Construction Spending

Bulk Transporter  Mar 7  Comment 
Construction spending in January was unchanged from December and was moderately higher than in January 2017, according to an analysis of new government data by the Associated General Contractors of America. However, association officials said further
MarketWatch  Mar 1  Comment 
Correction: U.S. construction spending remains strong in January
Bulk Transporter  Feb 6  Comment 
Construction spending increased for a fifth consecutive month in December 2017 as private residential and nonresidential investment for the year topped 2016 totals, while declining infrastructure spending dragged down public-sector outlays, according
MarketWatch  Feb 1  Comment 
Construction spending rises for fifth consecutive month
MarketWatch  Feb 1  Comment 
The Commerce Department reported a 0.7% gain in construction spending in December, and a 2.6% advance over the last 12 months. That’s the fifth monthly gain in a row and a record high.
Channel News Asia  Jan 3  Comment 
U.S. construction spending increased more than expected in November, hitting a record high, driven by a surge in investment in private residential and nonresidential projects.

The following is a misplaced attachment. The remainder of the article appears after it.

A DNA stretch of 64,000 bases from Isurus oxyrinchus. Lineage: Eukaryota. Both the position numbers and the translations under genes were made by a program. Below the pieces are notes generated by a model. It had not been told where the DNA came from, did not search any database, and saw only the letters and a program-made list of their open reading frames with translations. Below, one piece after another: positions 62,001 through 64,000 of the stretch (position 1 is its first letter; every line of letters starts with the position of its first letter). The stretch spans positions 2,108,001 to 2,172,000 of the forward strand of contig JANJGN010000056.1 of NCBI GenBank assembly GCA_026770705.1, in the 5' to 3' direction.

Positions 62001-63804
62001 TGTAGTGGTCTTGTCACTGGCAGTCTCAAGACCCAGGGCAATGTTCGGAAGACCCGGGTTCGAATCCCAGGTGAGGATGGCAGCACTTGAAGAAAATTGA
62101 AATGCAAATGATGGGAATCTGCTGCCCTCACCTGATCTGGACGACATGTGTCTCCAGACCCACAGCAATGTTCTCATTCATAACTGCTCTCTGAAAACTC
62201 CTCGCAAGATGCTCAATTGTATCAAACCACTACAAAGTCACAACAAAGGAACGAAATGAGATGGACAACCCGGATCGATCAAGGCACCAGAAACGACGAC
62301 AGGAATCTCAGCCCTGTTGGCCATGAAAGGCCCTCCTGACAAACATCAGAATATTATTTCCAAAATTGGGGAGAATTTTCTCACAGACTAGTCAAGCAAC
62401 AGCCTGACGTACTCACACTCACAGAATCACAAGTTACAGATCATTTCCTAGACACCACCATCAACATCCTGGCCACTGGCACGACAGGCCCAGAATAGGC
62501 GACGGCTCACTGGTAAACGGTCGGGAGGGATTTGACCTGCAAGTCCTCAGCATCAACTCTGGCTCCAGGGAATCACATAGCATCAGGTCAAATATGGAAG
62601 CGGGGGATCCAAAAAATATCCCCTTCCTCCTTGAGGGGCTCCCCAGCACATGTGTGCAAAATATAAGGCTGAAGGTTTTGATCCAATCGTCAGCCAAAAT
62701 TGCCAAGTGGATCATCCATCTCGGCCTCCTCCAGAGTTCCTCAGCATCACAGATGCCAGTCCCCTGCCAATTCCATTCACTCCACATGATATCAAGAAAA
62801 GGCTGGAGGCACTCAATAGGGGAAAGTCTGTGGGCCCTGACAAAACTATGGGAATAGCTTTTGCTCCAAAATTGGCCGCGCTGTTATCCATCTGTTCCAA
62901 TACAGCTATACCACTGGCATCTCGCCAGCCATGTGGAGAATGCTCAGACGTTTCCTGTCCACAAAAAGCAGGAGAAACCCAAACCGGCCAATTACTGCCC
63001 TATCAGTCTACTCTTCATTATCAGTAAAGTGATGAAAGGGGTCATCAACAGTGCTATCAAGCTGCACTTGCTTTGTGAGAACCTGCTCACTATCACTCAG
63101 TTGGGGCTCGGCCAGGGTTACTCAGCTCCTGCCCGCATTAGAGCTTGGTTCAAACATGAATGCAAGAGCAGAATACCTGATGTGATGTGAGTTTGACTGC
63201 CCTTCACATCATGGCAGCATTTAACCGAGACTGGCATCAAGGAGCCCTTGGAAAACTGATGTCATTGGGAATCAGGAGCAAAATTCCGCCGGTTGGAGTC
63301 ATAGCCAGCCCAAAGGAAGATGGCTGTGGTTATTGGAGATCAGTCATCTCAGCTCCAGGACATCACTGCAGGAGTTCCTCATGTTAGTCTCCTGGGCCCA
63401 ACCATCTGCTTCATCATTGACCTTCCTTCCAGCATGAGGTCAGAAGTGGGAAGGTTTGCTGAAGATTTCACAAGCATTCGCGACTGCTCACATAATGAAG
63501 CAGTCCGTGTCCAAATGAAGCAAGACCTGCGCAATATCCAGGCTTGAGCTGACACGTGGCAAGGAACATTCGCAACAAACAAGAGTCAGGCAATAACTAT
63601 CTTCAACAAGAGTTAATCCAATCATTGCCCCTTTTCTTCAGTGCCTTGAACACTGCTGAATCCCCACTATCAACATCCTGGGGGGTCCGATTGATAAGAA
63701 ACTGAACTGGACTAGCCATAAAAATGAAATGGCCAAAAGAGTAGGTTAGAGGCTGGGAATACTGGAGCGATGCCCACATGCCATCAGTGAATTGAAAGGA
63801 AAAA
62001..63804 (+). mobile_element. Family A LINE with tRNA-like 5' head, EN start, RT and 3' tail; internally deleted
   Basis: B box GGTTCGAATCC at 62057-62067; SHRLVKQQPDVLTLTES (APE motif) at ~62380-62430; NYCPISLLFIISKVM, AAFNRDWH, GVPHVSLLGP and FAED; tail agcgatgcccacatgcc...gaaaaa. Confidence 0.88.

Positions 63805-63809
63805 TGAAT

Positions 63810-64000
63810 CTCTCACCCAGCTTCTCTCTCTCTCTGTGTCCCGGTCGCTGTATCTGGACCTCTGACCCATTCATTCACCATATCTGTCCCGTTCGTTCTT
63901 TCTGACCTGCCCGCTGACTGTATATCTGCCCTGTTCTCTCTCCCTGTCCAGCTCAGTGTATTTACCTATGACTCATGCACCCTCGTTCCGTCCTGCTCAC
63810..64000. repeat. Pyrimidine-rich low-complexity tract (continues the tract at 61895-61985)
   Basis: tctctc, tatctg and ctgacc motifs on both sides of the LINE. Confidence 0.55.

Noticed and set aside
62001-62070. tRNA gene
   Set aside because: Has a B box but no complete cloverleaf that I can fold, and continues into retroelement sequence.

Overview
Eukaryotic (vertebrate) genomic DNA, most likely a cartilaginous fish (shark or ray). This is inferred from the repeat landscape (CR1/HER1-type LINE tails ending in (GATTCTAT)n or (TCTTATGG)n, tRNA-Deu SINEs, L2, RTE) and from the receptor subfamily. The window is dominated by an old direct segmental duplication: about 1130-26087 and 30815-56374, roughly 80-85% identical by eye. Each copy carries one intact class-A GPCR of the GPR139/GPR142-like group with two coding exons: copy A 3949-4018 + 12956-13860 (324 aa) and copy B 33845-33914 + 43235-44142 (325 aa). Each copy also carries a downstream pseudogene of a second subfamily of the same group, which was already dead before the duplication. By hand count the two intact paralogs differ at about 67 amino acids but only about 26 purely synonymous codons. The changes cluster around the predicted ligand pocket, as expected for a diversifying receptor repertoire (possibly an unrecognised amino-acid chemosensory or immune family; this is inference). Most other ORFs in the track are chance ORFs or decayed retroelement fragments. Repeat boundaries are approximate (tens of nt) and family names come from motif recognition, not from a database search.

MarketWatch  Jan 3  Comment 
Spending on construction was higher than expected in November, and for the year to date stood 4.2% higher than in the same period a year earlier.
Bulk Transporter  Dec 6  Comment 
Overall construction spending reached a record high in October, but public-sector investments in infrastructure continued to lag earlier levels, according to an analysis of new government data by the Associated General Contractors of America. Associa

Construction spending is a measure of new construction in the economy. It reports the month-over-month and year-over-year changes in total construction spending by both the private and public sector.

In the U.S. it is a monthly statistics released by the Department of Commerce and is broken down by residential construction, non-residential construction and public expenditure (government). Historically, the number has been volatile on a month to month basis to have an impact on the markets. However, data from several months is often used to identify trends in the sector.

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In 2009, the negative growth of overall construction outlays is primarily attributable to a decline in residential outlays. Nonresidential and public outlays remain positive. [1]

Why is it important?

Construction spending is affected by interest rates, business cash flow and even federal fiscal policy. Therefore, trends in construction spending has a direct bearing on stocks, bonds and commodities. Construction spending data helps investors to determine how stocks of home builders and large-scale construction contractors will do. Commodity prices like lumber are also sensitive to housing industry trends.

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